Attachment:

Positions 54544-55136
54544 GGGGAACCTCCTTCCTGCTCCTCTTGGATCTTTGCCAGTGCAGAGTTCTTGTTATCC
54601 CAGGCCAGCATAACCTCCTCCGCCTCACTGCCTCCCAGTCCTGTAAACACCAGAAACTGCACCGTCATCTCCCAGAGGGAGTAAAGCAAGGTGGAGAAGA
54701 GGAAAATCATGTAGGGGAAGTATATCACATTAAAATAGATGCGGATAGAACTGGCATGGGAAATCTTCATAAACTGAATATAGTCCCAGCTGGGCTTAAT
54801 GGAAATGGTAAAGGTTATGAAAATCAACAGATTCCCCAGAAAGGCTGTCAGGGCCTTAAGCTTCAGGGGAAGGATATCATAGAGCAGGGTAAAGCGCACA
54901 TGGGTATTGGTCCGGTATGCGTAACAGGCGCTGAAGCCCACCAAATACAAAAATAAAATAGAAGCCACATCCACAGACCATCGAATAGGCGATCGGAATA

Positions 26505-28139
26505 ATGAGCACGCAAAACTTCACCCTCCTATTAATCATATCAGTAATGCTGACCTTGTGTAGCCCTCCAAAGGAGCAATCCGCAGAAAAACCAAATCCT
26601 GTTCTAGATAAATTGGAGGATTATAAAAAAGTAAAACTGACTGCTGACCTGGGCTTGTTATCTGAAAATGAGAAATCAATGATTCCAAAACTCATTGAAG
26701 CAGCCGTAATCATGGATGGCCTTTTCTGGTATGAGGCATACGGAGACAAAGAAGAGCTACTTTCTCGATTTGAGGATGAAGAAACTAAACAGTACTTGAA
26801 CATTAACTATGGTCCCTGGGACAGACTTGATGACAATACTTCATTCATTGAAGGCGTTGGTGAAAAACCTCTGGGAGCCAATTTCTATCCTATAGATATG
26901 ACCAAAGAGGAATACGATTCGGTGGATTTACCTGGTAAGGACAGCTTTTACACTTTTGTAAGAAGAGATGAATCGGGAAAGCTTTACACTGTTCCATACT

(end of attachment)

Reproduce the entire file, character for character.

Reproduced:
Positions 54544-55136
54544 GGGGAACCTCCTTCCTGCTCCTCTTGGATCTTTGCCAGTGCAGAGTTCTTGTTATCC
54601 CAGGCCAGCATAACCTCCTCCGCCTCACTGCCTCCCAGTCCTGTAAACACCAGAAACTGCACCGTCATCTCCCAGAGGGAGTAAAGCAAGGTGGAGAAGA
54701 GGAAAATCATGTAGGGGAAGTATATCACATTAAAATAGATGCGGATAGAACTGGCATGGGAAATCTTCATAAACTGAATATAGTCCCAGCTGGGCTTAAT
54801 GGAAATGGTAAAGGTTATGAAAATCAACAGATTCCCCAGAAAGGCTGTCAGGGCCTTAAGCTTCAGGGGAAGGATATCATAGAGCAGGGTAAAGCGCACA
54901 TGGGTATTGGTCCGGTATGCGTAACAGGCGCTGAAGCCCACCAAATACAAAAATAAAATAGAAGCCACATCCACAGACCATCGAATAGGCGATCGGAATA

Positions 26505-28139
26505 ATGAGCACGCAAAACTTCACCCTCCTATTAATCATATCAGTAATGCTGACCTTGTGTAGCCCTCCAAAGGAGCAATCCGCAGAAAAACCAAATCCT
26601 GTTCTAGATAAATTGGAGGATTATAAAAAAGTAAAACTGACTGCTGACCTGGGCTTGTTATCTGAAAATGAGAAATCAATGATTCCAAAACTCATTGAAG
26701 CAGCCGTAATCATGGATGGCCTTTTCTGGTATGAGGCATACGGAGACAAAGAAGAGCTACTTTCTCGATTTGAGGATGAAGAAACTAAACAGTACTTGAA
26801 CATTAACTATGGTCCCTGGGACAGACTTGATGACAATACTTCATTCATTGAAGGCGTTGGTGAAAAACCTCTGGGAGCCAATTTCTATCCTATAGATATG
26901 ACCAAAGAGGAATACGATTCGGTGGATTTACCTGGTAAGGACAGCTTTTACACTTTTGTAAGAAGAGATGAATCGGGAAAGCTTTACACTGTTCCATACT